"With this harsh verdict [against] Nour, Egypt has led its son [Nour], with his new idea, into the darkness of the cold prisons - a victim on the altar of the future, if there is, indeed, a future here... The Egyptian regime will change [nothing], and will not change itself [either], as long as it sells false promises and bogus commitments to the people..." 
Nour's Imprisonment Removes an Obstacle to Gamal's Succession
In the London Arabic-language daily Al-Quds Al-Arabi, columnist Muhammad Abd Al-Hakam Diyab, an Egyptian residing in London, wrote: "Ayman Nour's imprisonment removed an obstacle from the path of the 'parallel' president [i.e. Gamal Mubarak] that had posed a real problem for Gamal's future and for arranging his succession... The sentence [against Nour] is not sufficient to dispel the worry and apprehensions [of Mubarak and his family], nor is it sufficient to sooth [their] urge for vengeance...
"[Even] After Nour was permitted to submit his candidacy for the presidency, and after he was thwarted in his voting area, Bab Al-Sha'riyya - where he had enjoyed great popularity - the 'parallel' president [Gamal] was [still] not satisfied with this situation, and, without consideration for Nour's health and financial difficulties, he wanted to punish him [as a lesson to others]...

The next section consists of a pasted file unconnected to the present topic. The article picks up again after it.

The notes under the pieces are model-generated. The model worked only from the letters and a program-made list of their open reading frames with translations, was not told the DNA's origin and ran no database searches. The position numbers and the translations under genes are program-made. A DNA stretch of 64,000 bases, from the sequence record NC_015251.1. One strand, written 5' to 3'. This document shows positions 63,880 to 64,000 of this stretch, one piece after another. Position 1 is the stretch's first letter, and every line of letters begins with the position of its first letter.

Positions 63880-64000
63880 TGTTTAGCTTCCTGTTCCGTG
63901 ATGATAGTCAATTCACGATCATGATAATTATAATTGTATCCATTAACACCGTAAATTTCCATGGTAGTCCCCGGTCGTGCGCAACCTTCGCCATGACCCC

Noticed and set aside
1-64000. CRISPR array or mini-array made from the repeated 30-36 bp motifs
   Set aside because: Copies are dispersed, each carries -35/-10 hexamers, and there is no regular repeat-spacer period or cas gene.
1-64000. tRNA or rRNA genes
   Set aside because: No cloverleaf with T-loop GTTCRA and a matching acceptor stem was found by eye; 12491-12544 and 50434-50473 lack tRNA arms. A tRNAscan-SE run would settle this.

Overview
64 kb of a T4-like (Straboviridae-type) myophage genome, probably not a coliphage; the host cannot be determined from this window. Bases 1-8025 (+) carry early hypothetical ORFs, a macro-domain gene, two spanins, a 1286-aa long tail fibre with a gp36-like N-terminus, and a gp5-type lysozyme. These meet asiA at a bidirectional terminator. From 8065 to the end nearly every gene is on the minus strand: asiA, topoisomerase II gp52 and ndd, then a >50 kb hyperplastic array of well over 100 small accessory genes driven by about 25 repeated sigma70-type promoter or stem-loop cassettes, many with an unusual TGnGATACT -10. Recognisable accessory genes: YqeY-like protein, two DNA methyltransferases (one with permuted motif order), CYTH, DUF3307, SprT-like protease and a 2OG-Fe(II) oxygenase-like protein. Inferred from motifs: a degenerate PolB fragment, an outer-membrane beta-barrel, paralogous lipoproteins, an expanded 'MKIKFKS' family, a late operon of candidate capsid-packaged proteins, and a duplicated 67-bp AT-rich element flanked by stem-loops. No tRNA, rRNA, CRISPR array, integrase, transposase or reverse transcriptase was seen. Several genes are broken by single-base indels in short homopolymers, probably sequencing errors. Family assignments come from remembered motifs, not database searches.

"Public opinion sensed the spirit of [Mubarak's] vengeance from the moment the court panel judging the case was assembled. Heading the panel was a judge known to all as one who does not disagree with members of the Mubarak family in anything, and who, in the past, had headed the court which convicted Sa'd Al-Din Ibrahim in a similar false lawsuit... This judge allegedly participated in forging election [results] in two voting areas - in Kardassa in the Al-Giza [district], and in Bandar Al-Mansoura in the Al-Dakhaliya [district]. Ayman Nour went to court with a suitcase of clothes that he had prepared for prison, because he knew the history of the one who was judging him!
"What happened to Ayman Nour was a message from Hosni Mubarak to those on [his] list for punishment and vengeance. [Mubarak] wanted to show that he could still intimidate. Just as he wreaked vengeance against Ayman Nour for himself, for his son, and for his family, thus he rewarded the interior minister, the justice minister, and all those who showed heroism in organizing and running violent activity, in violating the honor [of women], in forging elections, and in attacking judges. Thus he conveyed the message that it is forbidden to deviate from the limit set by Mubarak's family - and that anyone who deviates from it has only himself to blame."